1878-A LANDMARK IN THE EASTERN QUESTION

THE chief national masses under the Turk were of very X varying racial origins, religion, traditions, and even language; they were full of intense hatreds for each other as well as for their common enemy, the Turk. The Sultan's savagery towards his Bulgarian subjects in 1876 gave an excuse for Russia to employ diplomatic methods against him, and on their failure, to invade Turkey. The Turks fought well, as usual, but were beaten and agreed by the Treaty of San Stefano (1878) to give up the greater part of their European dominions. Disraeli, the Prime Minister of Queen Victoria, was prepared to go to war to save Turkey, while his Liberal opponents were in favour of expelling the Turks "bag and baggage" from the provinces which are now Bulgaria. Austria watched in considerable discomfort and jealousy, and Bismarck, as Chancellor of a power with no direct interest in the Eastern question, invited the other parties to a conference at Berlin. He took Disraeli more seriously than Disraeli's contemporaries usually did, and together they compelled Russia to agree to terms very advantageous to Austria. Despite the League of the Three Emperors the time very soon came when Germany had to choose between Russia and Austria, and she chose Austria, because that power was believed to be more docile and dependable than Russia and because it was difficult to be friendly with Russia and England together.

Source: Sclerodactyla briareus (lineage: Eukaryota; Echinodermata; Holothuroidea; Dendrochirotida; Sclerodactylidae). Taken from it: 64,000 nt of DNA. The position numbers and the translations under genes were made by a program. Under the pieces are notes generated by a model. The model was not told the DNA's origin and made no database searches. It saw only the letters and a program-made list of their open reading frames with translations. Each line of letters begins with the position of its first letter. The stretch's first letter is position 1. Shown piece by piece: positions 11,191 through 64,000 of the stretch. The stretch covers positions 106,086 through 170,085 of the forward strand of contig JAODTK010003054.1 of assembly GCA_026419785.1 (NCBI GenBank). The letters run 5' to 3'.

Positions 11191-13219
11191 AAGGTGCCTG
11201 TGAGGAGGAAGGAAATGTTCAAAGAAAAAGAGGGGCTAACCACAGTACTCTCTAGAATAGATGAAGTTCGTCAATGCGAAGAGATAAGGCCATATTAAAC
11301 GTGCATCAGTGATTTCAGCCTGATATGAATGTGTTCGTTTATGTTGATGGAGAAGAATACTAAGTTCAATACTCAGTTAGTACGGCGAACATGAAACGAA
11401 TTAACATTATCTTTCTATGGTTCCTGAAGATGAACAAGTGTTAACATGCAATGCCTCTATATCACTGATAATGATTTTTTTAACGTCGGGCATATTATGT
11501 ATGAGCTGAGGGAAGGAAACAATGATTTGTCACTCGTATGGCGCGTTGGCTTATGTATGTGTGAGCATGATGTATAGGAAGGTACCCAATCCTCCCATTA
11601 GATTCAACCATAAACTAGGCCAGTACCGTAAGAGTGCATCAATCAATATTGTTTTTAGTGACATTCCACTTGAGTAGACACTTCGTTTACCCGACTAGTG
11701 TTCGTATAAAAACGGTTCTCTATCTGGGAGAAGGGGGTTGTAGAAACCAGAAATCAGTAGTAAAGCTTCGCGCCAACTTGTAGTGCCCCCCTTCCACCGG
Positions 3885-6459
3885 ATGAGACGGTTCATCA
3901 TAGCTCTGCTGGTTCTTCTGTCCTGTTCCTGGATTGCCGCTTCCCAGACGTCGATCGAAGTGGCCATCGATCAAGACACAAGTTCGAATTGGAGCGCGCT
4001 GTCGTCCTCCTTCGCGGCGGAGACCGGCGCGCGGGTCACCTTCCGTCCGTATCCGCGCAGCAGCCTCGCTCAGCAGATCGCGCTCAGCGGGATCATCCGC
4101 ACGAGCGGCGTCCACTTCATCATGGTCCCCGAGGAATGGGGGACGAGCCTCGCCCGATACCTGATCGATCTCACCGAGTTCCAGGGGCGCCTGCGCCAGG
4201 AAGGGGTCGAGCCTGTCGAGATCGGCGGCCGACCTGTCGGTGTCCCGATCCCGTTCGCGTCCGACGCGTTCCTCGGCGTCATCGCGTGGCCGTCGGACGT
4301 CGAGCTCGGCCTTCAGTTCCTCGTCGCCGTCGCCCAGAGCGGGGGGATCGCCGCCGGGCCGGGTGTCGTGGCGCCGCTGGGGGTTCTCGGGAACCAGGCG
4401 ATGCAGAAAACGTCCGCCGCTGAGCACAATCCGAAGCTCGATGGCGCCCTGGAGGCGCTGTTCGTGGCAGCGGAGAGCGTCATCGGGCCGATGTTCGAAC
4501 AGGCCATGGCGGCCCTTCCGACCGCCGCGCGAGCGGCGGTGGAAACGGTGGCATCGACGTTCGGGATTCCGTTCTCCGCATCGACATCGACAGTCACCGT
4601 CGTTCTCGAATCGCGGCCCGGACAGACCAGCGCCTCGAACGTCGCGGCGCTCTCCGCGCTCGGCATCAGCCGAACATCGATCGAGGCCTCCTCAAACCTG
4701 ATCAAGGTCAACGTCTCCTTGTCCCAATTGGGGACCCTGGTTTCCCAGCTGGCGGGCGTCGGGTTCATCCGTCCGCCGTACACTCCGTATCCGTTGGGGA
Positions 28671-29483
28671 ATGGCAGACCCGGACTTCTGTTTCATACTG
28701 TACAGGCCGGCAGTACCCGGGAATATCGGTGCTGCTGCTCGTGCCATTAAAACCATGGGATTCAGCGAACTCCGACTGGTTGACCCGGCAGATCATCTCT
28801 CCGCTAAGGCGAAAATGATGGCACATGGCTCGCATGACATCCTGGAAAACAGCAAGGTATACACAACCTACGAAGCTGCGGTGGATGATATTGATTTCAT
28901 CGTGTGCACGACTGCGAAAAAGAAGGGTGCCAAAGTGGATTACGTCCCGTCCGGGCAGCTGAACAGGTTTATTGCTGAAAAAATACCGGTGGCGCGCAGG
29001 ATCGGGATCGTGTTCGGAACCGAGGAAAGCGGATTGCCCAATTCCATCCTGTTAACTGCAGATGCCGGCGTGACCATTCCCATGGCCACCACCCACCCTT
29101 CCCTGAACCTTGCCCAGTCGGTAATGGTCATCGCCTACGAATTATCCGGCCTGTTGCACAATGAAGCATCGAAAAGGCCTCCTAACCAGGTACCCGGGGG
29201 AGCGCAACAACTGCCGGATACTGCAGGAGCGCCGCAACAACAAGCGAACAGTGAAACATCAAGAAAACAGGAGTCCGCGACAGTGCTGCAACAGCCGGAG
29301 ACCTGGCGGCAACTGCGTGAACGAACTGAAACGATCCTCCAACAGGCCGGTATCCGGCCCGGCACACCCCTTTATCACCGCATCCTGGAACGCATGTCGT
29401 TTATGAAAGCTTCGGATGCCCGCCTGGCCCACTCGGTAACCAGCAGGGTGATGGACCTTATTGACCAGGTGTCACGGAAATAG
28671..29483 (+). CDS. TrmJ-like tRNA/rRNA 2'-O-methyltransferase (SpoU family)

The Treaty of Berlin (1878) bridged the way from the little Crimean War to the epoch of big wars between 1911 and 1922-wars all linked with the Eastern question. By the Treaty Austria was given the administration of Bosnia and Herzegovina; the territories were to remain under Turkish sovereignty, but Austria, after conquering them from their own rather unruly inhabitants, was to give them the blessings of Christian rule and to see that no massacres occurred. Russia restored Eastern Rumelia, which was given autonomy, as was Bulgaria, the latter under a German prince tributary to the Sultan; Eastern Rumelia and Bulgaria were very soon united. Rumania, which had supported Russia, gained the recognition of her independence, but had to cede Bessarabia to Russia and in return was given most of the Dobrudja, to which she had no claim on ethnological grounds. Great Britain obtained Cyprus, and Disraeli was able to return and to revive a sixty-year-old phrase about " peace with honour " to describe the balance of power bargain that he had struck,